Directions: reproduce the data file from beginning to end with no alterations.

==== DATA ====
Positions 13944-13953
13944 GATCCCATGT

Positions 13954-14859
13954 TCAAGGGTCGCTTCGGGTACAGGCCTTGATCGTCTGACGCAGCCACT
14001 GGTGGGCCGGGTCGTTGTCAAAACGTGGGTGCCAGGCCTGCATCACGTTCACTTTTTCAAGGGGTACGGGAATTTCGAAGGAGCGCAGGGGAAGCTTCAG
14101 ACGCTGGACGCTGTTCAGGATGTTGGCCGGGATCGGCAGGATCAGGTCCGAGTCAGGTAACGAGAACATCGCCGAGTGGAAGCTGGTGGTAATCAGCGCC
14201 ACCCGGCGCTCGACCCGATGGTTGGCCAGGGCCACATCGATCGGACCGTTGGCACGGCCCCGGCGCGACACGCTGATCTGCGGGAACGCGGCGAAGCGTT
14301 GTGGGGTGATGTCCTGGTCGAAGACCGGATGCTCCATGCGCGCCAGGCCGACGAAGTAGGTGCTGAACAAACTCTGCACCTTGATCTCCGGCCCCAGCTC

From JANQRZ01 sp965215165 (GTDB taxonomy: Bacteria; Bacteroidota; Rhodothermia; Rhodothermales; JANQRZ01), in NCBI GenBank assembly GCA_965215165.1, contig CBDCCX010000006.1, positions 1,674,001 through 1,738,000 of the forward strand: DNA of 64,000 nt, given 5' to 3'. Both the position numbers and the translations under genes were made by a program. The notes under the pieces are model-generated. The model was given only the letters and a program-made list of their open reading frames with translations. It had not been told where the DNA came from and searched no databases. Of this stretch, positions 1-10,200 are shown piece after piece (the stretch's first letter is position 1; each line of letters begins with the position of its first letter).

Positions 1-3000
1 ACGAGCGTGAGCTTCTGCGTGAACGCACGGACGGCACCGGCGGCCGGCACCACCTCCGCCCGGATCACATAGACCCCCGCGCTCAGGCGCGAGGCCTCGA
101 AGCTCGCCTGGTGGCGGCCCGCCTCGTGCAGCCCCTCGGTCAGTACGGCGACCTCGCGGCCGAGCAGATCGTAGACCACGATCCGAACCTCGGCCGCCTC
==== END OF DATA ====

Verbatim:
Positions 13944-13953
13944 GATCCCATGT

Positions 13954-14859
13954 TCAAGGGTCGCTTCGGGTACAGGCCTTGATCGTCTGACGCAGCCACT
14001 GGTGGGCCGGGTCGTTGTCAAAACGTGGGTGCCAGGCCTGCATCACGTTCACTTTTTCAAGGGGTACGGGAATTTCGAAGGAGCGCAGGGGAAGCTTCAG
14101 ACGCTGGACGCTGTTCAGGATGTTGGCCGGGATCGGCAGGATCAGGTCCGAGTCAGGTAACGAGAACATCGCCGAGTGGAAGCTGGTGGTAATCAGCGCC
14201 ACCCGGCGCTCGACCCGATGGTTGGCCAGGGCCACATCGATCGGACCGTTGGCACGGCCCCGGCGCGACACGCTGATCTGCGGGAACGCGGCGAAGCGTT
14301 GTGGGGTGATGTCCTGGTCGAAGACCGGATGCTCCATGCGCGCCAGGCCGACGAAGTAGGTGCTGAACAAACTCTGCACCTTGATCTCCGGCCCCAGCTC

From JANQRZ01 sp965215165 (GTDB taxonomy: Bacteria; Bacteroidota; Rhodothermia; Rhodothermales; JANQRZ01), in NCBI GenBank assembly GCA_965215165.1, contig CBDCCX010000006.1, positions 1,674,001 through 1,738,000 of the forward strand: DNA of 64,000 nt, given 5' to 3'. Both the position numbers and the translations under genes were made by a program. The notes under the pieces are model-generated. The model was given only the letters and a program-made list of their open reading frames with translations. It had not been told where the DNA came from and searched no databases. Of this stretch, positions 1-10,200 are shown piece after piece (the stretch's first letter is position 1; each line of letters begins with the position of its first letter).

Positions 1-3000
1 ACGAGCGTGAGCTTCTGCGTGAACGCACGGACGGCACCGGCGGCCGGCACCACCTCCGCCCGGATCACATAGACCCCCGCGCTCAGGCGCGAGGCCTCGA
101 AGCTCGCCTGGTGGCGGCCCGCCTCGTGCAGCCCCTCGGTCAGTACGGCGACCTCGCGGCCGAGCAGATCGTAGACCACGATCCGAACCTCGGCCGCCTC